Información sobre Medicare y atención médica domiciliaria

Medicare is the national health insurance program for which all Social Security recipients who are either over 65 years of age or permanently disabled are eligible. Thanks to the tireless work of many ALS advocates, this includes people living with ALS, regardless of age.

People living with ALS who receive Social Security Disability Insurance (SSDI) are eligible for Medicare. There’s much to know about what is and isn’t covered. Thanks to the Center for Medicare Advocacy (CMA), many informational resources are available through the Medicare and ALS Access Program which can be accessed in more detail from this webpage.

Medicare in Summary 

Medicare is the national health insurance program available to:

  • Persons aged 65 and older and their spouses.
  • Persons eligible for SSDI. (Thanks to ALS advocacy efforts, people with ALS are eligible for Medicare benefits due to disability immediately following an application for SSDI due to ALS. Learn more.)

Coverage under Medicare is like that provided by private insurance companies: it pays a portion of the cost of medical care. Often, deductibles and coinsurance (partial payment of initial and subsequent costs) are required of the beneficiary.

Medicare has Two Main Parts: Part A and Part B

Part A (Hospital Insurance) helps pay for:  

  • Care in hospitals as an inpatient, skilled nursing facilities, hospice care and some home health care. This coverage is free to SSDI recipients.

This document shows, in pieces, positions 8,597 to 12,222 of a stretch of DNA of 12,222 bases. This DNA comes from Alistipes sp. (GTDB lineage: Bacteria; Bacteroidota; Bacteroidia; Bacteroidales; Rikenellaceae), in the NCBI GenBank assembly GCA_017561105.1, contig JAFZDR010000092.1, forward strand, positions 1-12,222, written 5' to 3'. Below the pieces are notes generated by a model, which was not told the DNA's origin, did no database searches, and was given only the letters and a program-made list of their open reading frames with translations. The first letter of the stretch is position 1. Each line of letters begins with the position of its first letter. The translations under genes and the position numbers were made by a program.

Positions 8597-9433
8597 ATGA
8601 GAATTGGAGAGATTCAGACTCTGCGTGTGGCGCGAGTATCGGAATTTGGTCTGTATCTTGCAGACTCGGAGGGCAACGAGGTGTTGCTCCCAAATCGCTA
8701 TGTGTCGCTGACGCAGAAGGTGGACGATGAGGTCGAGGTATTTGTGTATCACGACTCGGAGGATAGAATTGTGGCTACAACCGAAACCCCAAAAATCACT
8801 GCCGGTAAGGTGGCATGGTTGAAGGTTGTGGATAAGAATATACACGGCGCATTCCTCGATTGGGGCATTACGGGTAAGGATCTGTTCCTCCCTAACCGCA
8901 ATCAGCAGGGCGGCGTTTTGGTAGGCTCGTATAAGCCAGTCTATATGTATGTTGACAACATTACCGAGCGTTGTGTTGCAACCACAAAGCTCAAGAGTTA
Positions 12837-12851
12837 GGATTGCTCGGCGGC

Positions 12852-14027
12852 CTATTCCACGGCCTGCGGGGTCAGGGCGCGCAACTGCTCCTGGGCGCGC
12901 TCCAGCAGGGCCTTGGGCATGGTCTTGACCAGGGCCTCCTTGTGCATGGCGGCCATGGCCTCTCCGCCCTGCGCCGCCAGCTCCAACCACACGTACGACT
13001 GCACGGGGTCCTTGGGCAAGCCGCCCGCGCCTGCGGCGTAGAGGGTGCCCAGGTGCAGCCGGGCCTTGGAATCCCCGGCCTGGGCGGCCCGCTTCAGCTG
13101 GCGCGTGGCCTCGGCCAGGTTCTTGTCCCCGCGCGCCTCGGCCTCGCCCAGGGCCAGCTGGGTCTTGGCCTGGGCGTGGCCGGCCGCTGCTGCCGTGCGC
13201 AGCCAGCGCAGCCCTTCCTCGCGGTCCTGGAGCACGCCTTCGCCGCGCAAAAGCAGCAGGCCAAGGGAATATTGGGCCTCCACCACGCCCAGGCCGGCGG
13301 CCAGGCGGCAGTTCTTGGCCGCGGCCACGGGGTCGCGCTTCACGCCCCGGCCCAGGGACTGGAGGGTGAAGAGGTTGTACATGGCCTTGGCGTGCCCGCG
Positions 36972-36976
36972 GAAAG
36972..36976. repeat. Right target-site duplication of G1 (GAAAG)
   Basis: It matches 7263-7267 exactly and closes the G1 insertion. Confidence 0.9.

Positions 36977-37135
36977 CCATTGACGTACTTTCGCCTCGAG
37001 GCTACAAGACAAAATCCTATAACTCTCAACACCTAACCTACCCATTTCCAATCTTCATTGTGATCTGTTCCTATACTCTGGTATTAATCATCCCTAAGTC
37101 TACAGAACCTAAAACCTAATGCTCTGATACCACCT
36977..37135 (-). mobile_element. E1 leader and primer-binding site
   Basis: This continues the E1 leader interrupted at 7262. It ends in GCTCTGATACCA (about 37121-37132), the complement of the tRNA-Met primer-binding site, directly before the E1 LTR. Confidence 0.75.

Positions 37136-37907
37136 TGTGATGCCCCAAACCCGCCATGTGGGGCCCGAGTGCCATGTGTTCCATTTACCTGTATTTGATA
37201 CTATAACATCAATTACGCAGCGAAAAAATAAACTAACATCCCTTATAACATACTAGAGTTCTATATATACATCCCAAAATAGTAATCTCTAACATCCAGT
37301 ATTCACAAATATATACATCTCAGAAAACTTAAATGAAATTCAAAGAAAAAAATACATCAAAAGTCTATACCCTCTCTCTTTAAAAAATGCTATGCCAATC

Part B (Medical Insurance) helps pay for:  

  • Services provided by doctors and other health care practitioners, home health care services, durable medical equipment and some hospital outpatient care services. There is a monthly premium for this coverage.

In addition to premiums, Medicare beneficiaries share the cost of the program with the government through deductibles and co-payments for many of the services.

What is Medicare Advantage (Part C) and Part D?  

Medicare beneficiaries have the option to receive their Medicare benefits through private health insurance plans. These private insurance options are authorized by Medicare Part C, which is also called Medicare Advantage (MA). These are typically managed care plans that:

  • Require patients to obtain services only from certain providers;
  • May offer reduced premiums, deductibles and coinsurance payments, and/or additional benefits not offered in traditional Medicare; and
  • May also include Part D, which is the Medicare prescription drug benefit.

Help With Medicare Co-Pays And Other Expenses  

Beneficiaries with limited incomes may be eligible for help from federal and/or state programs (“Medigap") to cover some or all of Medicare’s required co-payments and to help with prescription drug costs.

Medigap health insurance can be purchased to cover some of Medicare’s coinsurance and deductibles.

Medicare Open Enrollment

Every year from October 15 to December 7, Medicare beneficiaries are able to reevaluate their coverage and make changes to their plan. During this time, known as Medicare Open Enrollment, you can change coverage between Original Medicare and Medicare Advantage plans and make changes to your Part D Prescription Drug coverage. Coverage changes outside of this timeframe are only available if there is a qualifying life event.